Joel Whitburn, one of the pre-eminent chart historians of the last 50-plus years, has died. The news was first shared on Facebook by Whitburn’s protégé, longtime friend and Record Research co-worker Paul Haney, who wrote that the legendary industry figure “passed away peacefully overnight” on Tuesday (June 14). “He had been having some serious health issues recently, but his passing from him still comes as a shock,” Haney continued. Whitburn was 82.
After founding the Record Research Inc. company in 1970, Whitburn became one of the leading authors of reference books on the Billboard charts, releasing over 100 total entries of series like Top Pop Singles, top 40 hits, Top 40 Albums and Top 40 Country Hits. Particularly in the time before the internet made archival chart information widely available, his books by him proved invaluable in providing the whole industry with reliable chart stats and records, becoming fixtures on the bookshelves for DJs, execs, writers and artists alike. (His accurate reporting of him also made it more difficult for publicists and labels to credibly fudge the chart achievements of their artists, a notoriously common practice in the early ’70s.)
“Billboard could not have asked for a better representative to document the history of our charts than Joel Whitburn,” says Silvio Pietroluongo, Billboard‘s SVP of Charts & Data Development. “His passion and innovation of him led to the creation of what is literally the encyclopedia of music popularity – Record Research – without which the Billboard team, and most in the industry, would be hard-pressed to provide the historical context that we do on a daily basis.
“It was a career thrill to get to know Joel personally throughout the years,” Pietroluongo continues. “He was a true gentleman and he will be greatly missed, but his legacy has long been secured.”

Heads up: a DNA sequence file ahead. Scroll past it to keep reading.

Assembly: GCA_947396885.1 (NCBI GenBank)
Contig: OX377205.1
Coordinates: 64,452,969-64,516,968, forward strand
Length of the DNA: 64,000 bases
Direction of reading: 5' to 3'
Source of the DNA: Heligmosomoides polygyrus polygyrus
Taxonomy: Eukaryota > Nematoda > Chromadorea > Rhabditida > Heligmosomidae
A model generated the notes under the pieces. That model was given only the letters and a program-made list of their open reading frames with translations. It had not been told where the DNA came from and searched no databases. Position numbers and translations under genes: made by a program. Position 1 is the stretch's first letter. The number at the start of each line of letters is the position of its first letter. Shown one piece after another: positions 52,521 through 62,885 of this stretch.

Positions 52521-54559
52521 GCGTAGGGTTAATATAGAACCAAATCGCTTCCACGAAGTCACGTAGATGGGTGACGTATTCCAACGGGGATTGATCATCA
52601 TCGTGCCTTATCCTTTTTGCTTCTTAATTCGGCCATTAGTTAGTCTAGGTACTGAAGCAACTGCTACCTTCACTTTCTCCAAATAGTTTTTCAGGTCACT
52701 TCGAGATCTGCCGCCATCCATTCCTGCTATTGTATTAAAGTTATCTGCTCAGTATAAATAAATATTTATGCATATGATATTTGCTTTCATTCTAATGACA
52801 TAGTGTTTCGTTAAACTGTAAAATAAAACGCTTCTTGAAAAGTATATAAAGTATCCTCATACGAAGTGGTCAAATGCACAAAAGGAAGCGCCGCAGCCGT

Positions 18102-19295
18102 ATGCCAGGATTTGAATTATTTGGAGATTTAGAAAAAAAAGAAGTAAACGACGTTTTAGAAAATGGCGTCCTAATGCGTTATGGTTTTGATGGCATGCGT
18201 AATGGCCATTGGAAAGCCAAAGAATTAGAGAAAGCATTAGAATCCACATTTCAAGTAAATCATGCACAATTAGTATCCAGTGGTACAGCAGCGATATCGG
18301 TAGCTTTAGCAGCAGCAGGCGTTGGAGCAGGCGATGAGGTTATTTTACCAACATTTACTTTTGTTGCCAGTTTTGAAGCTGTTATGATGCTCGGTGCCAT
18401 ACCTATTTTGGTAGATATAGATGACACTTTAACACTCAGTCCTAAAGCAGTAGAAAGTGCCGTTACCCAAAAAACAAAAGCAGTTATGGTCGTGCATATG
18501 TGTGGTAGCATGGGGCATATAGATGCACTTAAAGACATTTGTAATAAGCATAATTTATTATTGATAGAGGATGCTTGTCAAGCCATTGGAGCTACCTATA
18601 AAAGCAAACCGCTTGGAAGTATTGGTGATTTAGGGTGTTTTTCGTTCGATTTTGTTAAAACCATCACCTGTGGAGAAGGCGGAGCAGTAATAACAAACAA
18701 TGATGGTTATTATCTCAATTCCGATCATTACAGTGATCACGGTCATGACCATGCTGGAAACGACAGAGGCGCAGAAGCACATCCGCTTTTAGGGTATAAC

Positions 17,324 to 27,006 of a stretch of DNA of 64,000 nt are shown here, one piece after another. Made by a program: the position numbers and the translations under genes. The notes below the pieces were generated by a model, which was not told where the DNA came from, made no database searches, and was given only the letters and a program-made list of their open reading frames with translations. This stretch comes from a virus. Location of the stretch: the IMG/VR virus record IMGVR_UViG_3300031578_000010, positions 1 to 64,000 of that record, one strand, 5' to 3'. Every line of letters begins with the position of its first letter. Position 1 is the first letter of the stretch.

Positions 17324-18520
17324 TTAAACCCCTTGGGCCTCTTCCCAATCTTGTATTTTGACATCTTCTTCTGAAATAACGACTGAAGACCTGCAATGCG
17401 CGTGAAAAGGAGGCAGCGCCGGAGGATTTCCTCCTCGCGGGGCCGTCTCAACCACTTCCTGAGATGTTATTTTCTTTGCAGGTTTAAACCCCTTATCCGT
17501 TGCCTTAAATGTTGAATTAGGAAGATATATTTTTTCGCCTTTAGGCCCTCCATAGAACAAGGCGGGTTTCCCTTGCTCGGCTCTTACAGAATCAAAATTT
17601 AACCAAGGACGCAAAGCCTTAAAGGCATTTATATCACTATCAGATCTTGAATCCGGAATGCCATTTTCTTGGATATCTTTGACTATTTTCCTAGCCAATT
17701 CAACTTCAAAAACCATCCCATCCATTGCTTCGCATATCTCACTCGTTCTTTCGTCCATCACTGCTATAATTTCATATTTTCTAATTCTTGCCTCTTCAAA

Whitburn was born in Menomonee Falls, Wis., just outside of Milwaukee, in 1939. Growing up as a sports and music obsessive in the ’50s, he became a Billboard devotee after seeing the magazine for the first time on a trip to the city with his mother. “I saw Billboard and I didn’t know what it was,” he recalled to Billboard senior director of charts Gary Trust in a 2014 interview. “I grabbed it and started paging through it, and saw all these big, full-page ads for all these artists I had listened to on the radio… And then, all these charts… top 20 charts, top 30 charts, with all these songs that I loved.” From there, he begged his father to cover the $10 cost to be an annual subscriber to the magazine.
“It was October 1953 when I first subscribed, and I don’t think I’ve missed an issue through today,” he offered. “I look forward to it every week. I can’t go a week without reading my Billboard.”
When the Billboard Hot 100 arrived for the first time as Billboard‘s flagship songs chart in August 1958, Whitburn made it his primary focus. He made index cards cataloging all the relevant information of the songs listed on the magazine’s then-two-page chart spread, tracking their movement on the chart from week to week. When he got a job at RCA doing record distribution in the mid ’60s, having these chart stats at the ready made him an invaluable resource to the radio stations he would visit. “They all said it would be a godsend to have that information at their fingertips, because there was nothing available,” he said.